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    All Myths Are True: 14,000-Year-Old Village Confirms Canadian First Nation Lore

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    A 14,000-year-old settlement has been discovered in British Columbia by Canadian researchers working in conjunction with local First Nations. This makes it one of the oldest known settlements in North America.

    The settlement is located on Triquet Island in British Columbia's Central Coast Regional District, and is part of the ancestral lands of the Heiltsuk Nation. The island-dwelling Heiltsuk have inhabited Central Coast for at least 9,000 years, and their oral tradition holds that their settlement is even older than that. 

    "Heiltsuk oral history talks of a strip of land in that area where the excavation took place. It was a place that never froze during the ice age and it was a place where our ancestors flocked to for survival," said William Housty, a member of Heiltsuk Nation, to the Canadian Broadcasting Corporation (CBC).

    "This find is very important because it reaffirms a lot of the history that our people have been talking about for thousands of years."

    The discovery of the settlement on Triquet Island confirms these claims. The researchers discovered charcoal, fish hooks, fishing spears and numerous other tools including a hand drill that could be used to light fires.

    The researchers came from The Hakai Institute with the University of Victoria, and they dated the charcoal to be between 13,600 and 14,100 years old. To give you an idea how old that is, civilization arose in Egypt about 5,100 years ago. The first complex civilization that we know of (Sumer) is about 6,500 years old. Farming is about 12,500 years old.

    Significantly, this means that Triquet Island was inhabited by humans during the previous Ice Age which ended 11,700 years ago. If this is the case then it means the island was not heavily affected by the rise in sea levels when the Ice Age ended and sea levels rose.

    The Hakai researchers also believe that the discovery is a clue as to how humans made their way to the Americas, a land mass that our species is not native to. The leading theory is that ancient humans crossed over via the Bering Land Bridge that once connected Russia to Alaska before sea levels rose and covered the land bridge around 11,000 years ago.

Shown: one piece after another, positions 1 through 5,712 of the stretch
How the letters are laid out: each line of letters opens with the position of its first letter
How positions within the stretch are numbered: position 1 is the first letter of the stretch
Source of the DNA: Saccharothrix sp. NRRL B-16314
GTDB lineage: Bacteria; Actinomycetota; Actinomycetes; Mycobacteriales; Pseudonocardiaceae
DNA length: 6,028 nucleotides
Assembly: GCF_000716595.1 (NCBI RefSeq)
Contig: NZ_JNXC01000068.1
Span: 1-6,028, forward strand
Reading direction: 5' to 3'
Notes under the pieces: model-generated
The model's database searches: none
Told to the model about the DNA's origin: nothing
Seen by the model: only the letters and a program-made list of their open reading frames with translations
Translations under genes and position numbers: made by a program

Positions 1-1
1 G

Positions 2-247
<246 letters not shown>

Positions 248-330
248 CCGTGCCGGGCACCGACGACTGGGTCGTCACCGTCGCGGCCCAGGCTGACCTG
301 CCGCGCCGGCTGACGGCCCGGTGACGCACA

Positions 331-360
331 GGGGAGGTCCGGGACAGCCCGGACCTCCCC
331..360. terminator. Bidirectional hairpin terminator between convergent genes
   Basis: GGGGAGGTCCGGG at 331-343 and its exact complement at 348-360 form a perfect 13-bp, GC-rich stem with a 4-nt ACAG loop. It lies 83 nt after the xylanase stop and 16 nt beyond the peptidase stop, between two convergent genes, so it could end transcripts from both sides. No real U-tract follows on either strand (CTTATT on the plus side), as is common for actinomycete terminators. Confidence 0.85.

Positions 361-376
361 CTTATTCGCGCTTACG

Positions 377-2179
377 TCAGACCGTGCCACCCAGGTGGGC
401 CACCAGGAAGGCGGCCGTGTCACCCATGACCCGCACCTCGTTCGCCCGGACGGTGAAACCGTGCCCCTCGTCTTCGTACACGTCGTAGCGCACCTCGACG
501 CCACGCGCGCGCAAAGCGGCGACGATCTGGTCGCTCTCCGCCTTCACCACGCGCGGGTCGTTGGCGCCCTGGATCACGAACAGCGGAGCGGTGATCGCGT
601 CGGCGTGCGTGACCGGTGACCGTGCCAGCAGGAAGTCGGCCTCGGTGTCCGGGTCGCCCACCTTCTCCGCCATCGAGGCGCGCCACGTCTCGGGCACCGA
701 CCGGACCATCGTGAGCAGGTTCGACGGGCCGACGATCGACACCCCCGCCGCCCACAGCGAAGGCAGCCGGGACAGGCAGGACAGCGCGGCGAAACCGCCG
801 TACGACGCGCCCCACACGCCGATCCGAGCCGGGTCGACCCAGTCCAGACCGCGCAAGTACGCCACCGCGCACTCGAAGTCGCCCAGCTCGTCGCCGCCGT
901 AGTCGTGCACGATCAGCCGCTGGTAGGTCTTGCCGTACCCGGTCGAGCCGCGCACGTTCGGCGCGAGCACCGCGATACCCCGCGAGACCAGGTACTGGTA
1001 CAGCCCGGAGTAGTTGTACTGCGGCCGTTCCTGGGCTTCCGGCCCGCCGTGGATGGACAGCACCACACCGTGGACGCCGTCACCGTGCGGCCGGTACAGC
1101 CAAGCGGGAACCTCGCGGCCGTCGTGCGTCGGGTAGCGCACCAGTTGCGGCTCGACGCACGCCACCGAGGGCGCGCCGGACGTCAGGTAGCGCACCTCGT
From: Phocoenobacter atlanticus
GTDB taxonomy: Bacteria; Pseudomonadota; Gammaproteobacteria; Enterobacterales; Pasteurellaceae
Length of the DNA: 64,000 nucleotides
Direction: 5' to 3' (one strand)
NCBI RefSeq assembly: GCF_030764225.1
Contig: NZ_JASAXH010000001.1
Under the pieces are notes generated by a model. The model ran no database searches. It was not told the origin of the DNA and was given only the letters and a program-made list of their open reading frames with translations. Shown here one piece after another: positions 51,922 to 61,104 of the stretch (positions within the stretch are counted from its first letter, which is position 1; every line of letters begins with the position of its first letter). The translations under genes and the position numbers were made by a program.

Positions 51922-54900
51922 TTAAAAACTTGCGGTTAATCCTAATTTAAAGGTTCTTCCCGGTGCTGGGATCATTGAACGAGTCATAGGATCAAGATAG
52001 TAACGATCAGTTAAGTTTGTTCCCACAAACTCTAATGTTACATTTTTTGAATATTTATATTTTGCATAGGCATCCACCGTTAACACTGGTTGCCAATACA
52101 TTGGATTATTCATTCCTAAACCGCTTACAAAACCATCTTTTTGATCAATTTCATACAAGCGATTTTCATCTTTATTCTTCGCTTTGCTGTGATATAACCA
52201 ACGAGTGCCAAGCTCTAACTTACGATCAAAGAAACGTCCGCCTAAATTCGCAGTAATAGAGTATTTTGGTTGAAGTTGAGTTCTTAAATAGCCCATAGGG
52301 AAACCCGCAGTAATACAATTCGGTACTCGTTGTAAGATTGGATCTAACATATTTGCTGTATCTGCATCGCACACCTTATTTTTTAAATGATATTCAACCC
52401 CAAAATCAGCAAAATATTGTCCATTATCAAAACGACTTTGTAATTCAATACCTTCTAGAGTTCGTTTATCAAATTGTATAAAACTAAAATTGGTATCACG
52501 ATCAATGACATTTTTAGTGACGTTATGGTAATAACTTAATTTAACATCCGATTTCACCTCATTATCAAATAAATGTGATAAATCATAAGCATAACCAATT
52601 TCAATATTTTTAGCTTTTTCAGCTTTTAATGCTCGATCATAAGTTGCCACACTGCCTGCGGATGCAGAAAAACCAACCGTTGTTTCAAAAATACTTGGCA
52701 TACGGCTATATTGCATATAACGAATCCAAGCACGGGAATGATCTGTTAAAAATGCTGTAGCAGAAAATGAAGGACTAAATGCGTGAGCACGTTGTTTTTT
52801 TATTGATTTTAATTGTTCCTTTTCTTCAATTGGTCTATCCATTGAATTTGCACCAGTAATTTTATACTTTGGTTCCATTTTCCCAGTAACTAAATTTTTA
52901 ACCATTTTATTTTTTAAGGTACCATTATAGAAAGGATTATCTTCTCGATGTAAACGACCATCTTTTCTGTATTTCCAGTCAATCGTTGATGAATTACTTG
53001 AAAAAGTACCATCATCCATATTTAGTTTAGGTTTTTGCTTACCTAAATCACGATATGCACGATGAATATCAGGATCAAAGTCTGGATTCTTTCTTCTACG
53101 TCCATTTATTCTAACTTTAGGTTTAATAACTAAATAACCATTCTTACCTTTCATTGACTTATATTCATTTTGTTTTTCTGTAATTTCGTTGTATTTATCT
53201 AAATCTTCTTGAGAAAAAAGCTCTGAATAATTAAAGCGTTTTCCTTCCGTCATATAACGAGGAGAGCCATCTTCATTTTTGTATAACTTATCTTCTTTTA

The settlement on Triquet Island suggests that these early Americans then colonized the west coast of Canada by boat. Previous archaeological findings suggested that the early humans had traveled inland by foot instead.

    "The alternative theory, which is supported by our data as well as evidence that has come from stone tools and other carbon dating, is people were capable of travelling by boat. From our site, it is apparent that they were rather adept sea mammal hunters," said Hakai Institute archaeologist Alisha Gauvreau, who led the study.

    The Heiltsuk were overjoyed by their discovery, as it could bolster their claims of ancestral land rights. "When we do go into negotiations, our oral history is what we go to the table with," said Housty.

    "So now we don't just have oral history, we have this archaeological information. It's not just an arbitrary thing that anyone's making up… We have a history supported from Western science and archaeology."  

    Ancient as the Triquet Island settlement may be, it doesn't even come close to being the oldest site of human activity in North America. That honor goes to the Bluefish Caves in Yukon, Canada. Animal bones marked by human tools found in the caves have been dated to 28,000 years ago. tools found in the caves have been dated to 28,000 years ago.age, nor did a 5.4-magnitude quake in November 2015.

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    Tags:
    land dispute, ancient civilization, Ice Age, archaeology, Heiltsuk Nation, Hakai Institute, University of Victoria, Central Coast, British Columbia, Canada
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